(RxWiki News) Preventing the risk of fractures as you grow older is important. Previously, vitamin D and calcium supplements were thought to help reduce that risk – but recommendations have changed.
The US Preventive Services Task Force reviewed the evidence on vitamin D and calcium supplements.
The Task Force found that there is not enough evidence to recommend daily vitamin D or calcium in men or women to prevent first-time bone fractures.
The Task Force actually recommends against vitamin D in daily doses of 400 IU or less and calcium in daily doses of 1000 mg or less because it can increase the risk of kidney stones. At those doses, supplements do not prevent fractures in younger men and women.
However, the Task Force continues to recommend vitamin D supplements to prevent falls in adults 65 and older who are at higher risk for falls.
"Ask a pharmacist about vitamins and supplements."
The clinical guidelines report, authored by Virginia A. Moyer, MD, MPH, chair of the US Preventive Services Task Force, relied on two systematic evidence reviews and a meta-analysis on taking vitamin D supplements both with and without calcium.
Systematic evidence reviews are research projects that review all the available evidence on a particular question and assess the quality of the findings and conclusions.
A meta-analysis is a study that combines the results of all the studies together and looks at the evidence as a whole.
The Task Force found that daily supplements of vitamin D at 400 IU or less and calcium at 1000 mg or less do not help prevent first-time fractures in older women (post-menopause).
At these lower doses, the Task Force found there was a higher likelihood that people taking the supplements might develop kidney stones.
The Task Force also reviewed the evidence for taking higher doses of vitamin D and calcium. However, there wasn't enough evidence to determine if higher doses could benefit post-menopausal women or cause possible harms.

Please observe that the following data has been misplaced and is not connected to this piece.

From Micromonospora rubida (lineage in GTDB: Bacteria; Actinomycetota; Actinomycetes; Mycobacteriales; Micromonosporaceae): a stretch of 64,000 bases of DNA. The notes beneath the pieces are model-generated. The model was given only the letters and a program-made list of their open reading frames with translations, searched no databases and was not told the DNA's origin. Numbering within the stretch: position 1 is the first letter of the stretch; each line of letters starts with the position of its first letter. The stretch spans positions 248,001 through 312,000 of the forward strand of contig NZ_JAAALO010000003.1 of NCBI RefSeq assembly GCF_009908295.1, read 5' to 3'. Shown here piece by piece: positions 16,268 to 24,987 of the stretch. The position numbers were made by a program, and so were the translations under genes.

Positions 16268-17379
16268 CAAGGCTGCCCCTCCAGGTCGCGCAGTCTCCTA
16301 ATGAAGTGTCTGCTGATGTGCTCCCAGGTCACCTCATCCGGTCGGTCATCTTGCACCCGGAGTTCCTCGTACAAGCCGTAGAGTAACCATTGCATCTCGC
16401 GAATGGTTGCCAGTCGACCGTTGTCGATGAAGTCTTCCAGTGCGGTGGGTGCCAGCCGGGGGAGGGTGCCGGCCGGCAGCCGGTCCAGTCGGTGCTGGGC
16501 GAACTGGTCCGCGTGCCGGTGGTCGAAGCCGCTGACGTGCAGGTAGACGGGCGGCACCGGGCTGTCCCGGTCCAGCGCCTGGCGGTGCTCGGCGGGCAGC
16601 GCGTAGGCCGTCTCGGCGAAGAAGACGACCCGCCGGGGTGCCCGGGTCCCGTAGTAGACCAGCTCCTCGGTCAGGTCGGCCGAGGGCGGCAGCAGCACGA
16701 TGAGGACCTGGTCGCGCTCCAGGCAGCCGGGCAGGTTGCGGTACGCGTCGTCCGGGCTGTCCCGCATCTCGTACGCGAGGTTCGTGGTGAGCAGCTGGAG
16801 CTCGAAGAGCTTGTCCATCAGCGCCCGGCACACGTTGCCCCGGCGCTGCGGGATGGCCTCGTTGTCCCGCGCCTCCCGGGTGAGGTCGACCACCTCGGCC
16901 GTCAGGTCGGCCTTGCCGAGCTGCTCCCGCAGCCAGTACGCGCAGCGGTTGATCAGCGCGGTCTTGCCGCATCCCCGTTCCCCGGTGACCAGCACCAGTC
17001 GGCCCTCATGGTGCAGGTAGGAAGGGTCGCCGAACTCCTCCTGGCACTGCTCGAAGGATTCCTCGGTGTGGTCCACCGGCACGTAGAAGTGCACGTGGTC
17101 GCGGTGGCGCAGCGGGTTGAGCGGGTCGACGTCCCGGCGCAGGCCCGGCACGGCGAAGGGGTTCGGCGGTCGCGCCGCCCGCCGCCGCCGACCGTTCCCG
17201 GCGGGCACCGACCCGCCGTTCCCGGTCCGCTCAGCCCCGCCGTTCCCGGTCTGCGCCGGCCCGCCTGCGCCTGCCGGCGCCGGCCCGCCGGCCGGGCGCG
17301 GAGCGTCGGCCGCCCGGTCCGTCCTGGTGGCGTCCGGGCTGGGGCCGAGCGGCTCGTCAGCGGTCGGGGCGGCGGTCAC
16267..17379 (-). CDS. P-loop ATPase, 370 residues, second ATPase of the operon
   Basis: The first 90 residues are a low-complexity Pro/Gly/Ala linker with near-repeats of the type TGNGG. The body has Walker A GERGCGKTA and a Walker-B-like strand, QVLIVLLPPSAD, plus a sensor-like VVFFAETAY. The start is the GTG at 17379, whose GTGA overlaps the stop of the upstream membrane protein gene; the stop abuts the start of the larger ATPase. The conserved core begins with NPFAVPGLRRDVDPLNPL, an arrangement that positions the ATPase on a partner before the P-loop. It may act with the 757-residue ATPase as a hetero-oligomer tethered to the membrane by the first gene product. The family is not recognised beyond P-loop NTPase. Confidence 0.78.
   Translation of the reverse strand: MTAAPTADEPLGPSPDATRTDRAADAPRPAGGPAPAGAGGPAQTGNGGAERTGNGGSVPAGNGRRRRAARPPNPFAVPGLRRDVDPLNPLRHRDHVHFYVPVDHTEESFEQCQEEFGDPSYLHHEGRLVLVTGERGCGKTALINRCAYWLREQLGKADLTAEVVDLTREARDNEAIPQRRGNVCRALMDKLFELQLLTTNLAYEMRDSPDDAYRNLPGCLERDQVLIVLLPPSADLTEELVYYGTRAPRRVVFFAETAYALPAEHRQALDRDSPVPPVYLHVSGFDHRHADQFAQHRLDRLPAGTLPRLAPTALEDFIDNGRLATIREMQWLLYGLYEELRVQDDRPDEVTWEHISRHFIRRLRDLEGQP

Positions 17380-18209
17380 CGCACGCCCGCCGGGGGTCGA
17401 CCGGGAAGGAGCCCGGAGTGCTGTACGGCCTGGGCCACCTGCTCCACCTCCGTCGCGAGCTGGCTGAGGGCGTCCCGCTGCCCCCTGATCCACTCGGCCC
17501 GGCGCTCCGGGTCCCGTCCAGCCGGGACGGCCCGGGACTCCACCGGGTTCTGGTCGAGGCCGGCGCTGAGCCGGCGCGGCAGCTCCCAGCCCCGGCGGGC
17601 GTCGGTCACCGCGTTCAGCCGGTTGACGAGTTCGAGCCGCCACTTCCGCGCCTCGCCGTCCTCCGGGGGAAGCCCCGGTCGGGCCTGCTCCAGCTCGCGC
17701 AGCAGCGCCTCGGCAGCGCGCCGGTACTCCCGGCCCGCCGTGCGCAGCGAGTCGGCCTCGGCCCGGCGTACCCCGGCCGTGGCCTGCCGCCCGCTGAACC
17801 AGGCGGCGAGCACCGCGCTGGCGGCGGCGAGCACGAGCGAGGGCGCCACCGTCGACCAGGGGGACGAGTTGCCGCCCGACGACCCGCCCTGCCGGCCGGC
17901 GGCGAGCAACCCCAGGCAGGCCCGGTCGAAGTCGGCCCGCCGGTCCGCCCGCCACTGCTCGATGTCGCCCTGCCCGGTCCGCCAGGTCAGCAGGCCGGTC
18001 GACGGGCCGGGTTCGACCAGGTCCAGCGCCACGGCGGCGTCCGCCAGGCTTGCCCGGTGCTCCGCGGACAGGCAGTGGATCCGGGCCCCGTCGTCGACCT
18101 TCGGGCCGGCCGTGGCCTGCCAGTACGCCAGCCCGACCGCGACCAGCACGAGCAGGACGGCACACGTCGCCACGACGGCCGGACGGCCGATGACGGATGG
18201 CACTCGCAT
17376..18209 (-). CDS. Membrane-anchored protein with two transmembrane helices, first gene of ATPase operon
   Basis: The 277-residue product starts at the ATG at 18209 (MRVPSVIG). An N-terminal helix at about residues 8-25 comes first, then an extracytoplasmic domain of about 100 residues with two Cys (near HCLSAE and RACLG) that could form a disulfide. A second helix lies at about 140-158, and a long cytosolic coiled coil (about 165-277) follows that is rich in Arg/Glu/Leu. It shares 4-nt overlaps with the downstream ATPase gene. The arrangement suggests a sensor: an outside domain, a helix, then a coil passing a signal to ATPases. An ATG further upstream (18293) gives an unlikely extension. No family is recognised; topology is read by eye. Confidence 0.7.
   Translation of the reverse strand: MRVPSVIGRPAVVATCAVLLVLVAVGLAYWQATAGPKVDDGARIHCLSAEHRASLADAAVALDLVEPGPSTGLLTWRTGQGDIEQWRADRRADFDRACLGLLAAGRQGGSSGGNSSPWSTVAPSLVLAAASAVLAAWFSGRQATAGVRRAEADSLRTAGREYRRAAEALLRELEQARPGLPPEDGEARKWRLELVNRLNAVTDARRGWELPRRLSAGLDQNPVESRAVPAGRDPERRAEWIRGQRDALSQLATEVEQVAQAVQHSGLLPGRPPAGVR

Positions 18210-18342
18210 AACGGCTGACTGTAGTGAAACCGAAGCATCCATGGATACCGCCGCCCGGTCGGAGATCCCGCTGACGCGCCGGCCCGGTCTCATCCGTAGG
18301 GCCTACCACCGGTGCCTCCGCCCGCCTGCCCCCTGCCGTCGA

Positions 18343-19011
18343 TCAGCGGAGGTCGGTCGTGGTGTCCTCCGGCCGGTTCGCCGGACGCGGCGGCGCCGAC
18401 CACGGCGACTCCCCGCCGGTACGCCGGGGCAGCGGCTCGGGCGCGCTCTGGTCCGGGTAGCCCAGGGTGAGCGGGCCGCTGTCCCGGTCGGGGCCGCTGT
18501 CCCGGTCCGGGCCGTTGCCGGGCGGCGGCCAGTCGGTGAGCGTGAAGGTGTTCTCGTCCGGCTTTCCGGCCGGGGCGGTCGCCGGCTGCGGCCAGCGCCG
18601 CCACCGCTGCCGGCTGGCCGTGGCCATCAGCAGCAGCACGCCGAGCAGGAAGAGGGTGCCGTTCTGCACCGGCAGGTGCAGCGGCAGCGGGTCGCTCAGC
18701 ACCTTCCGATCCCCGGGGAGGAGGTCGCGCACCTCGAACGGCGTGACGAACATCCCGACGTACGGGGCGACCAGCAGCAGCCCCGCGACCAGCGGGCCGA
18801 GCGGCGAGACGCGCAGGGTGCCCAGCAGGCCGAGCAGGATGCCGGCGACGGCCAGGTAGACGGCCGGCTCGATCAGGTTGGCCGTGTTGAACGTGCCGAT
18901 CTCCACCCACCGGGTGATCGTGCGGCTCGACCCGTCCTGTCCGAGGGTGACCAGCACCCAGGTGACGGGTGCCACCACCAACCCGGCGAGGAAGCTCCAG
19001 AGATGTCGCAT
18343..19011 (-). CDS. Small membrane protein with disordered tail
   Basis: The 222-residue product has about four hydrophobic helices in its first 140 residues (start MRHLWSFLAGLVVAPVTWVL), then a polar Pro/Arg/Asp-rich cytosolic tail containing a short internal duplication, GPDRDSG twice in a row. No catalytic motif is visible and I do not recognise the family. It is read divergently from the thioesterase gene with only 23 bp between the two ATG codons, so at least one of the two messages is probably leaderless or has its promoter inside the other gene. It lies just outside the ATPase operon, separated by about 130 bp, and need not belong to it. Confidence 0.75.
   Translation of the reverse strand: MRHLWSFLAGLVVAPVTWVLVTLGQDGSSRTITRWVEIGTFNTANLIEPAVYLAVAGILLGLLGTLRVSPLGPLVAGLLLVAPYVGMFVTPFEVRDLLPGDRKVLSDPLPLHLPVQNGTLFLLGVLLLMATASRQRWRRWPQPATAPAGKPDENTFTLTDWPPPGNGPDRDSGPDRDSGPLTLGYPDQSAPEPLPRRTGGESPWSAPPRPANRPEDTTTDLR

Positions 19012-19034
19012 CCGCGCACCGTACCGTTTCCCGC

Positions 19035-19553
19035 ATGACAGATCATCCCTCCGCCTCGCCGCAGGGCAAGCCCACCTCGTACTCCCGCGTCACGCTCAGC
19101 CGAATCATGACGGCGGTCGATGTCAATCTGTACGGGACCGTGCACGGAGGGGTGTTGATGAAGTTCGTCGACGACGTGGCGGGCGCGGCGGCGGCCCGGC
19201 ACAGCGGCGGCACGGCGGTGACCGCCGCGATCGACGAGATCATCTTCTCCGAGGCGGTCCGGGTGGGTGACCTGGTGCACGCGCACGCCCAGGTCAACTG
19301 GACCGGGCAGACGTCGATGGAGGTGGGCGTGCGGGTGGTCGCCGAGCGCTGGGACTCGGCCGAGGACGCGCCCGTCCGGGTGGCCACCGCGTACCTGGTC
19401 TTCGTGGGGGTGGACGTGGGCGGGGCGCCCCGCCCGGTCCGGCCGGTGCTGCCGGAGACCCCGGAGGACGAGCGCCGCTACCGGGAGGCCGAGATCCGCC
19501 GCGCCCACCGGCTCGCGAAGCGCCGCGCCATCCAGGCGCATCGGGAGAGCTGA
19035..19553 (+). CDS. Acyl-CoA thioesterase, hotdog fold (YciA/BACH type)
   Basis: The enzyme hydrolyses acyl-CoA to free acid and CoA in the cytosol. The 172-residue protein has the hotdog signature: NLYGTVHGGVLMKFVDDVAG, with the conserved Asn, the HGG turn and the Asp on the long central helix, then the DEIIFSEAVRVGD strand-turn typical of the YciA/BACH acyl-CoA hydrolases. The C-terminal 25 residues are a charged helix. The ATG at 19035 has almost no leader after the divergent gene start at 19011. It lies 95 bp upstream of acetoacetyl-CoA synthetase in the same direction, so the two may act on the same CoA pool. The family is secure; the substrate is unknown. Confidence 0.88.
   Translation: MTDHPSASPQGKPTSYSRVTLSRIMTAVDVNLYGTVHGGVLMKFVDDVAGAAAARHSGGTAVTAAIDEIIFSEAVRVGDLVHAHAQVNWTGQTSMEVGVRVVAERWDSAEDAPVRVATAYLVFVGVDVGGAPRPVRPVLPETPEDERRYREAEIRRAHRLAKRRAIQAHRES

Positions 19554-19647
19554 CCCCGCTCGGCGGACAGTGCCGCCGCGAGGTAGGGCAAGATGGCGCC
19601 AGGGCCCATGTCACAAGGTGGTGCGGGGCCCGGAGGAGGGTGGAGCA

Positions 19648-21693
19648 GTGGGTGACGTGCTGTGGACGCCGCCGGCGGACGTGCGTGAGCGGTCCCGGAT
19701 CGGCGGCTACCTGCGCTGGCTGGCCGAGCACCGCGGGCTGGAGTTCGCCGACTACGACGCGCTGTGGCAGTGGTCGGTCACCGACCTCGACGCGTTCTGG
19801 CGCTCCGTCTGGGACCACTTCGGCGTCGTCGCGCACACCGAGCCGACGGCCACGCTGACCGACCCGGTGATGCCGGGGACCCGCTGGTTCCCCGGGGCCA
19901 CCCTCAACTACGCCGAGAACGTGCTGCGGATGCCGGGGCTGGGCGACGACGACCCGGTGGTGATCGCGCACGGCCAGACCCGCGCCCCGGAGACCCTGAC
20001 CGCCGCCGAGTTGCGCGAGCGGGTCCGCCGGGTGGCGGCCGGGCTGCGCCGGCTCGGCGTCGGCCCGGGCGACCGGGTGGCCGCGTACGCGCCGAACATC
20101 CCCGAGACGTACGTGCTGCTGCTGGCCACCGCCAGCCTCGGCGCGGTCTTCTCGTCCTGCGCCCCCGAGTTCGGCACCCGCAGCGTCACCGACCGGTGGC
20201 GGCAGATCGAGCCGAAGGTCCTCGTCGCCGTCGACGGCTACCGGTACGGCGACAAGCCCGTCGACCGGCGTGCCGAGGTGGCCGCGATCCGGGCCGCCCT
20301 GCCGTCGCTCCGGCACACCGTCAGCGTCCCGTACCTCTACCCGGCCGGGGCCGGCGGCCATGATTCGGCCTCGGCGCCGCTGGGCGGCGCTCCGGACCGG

When the Task Force looked at vitamin D and calcium supplements in men and in younger women (before menopause), they again did not find enough evidence to make a recommendation for or against the supplements.
These recommendations refer only to adults who live on their own (not in a nursing home or similar care facility), do not have symptoms of fractures and are not at risk for falling down.
Basically, right now, there isn't enough evidence to know what the positive and negative effects of taking daily vitamin D and calcium are for people who are not at risk for falls.
The Task Force continues to recommend that women age 65 and older get screened for osteoporosis. Younger women who have a higher risk for fractures should also be screened for osteoporosis.
Osteoporosis is a disease that causes bones to become brittle and easily break, even from simple stresses like coughing or bending over.
The Task Force also continues to recommend that adults aged 65 and older who are at higher risk for falls should take vitamin D supplements to prevent falls.
"Vitamin D does many things we didn't know it could do," said Dr. Moyer. "It actually appears to be related to balance, so what happens is you're less likely to fall with the vitamin D."
The Task Force noted in their report that the Institute of Medicine and the World Health Organization both have recommended standards for adults to get enough daily calcium and vitamin D for general health. Neither of these organizations has looked at these supplements for preventing fractures.
Donnie Calhoun, the president and a pharmacist at Golden Springs Pharmacy in Anniston, Alabama, and a dailyRx expert, said he agrees that patients at risk for falls should take appropriate doses of calcium and vitamin D, though recognizing that vitamin D in low doses can increase the risk of kidney stones in those prone to them.
"I would say however, that the majority of Americans who don't have a healthy diet, need to take multiple vitamins which usually have the minimum daily recommended doses of these two nutrients," Dr. Calhoun said.
"It is very important that proper nutrition is available through diet and supplementation," he said. "Each individuals should consult with their doctor or pharmacist for help with their personal nutrition needs."
The clinical guidelines were published by the US Preventive Services Task Force in the February 26 issue of the Annals of Internal Medicine. The US Preventive Services Task Force is a volunteer service, and the only support comes from the Agency for Healthcare Research and Quality through the US Congress. The authors declared no conflicts of interest.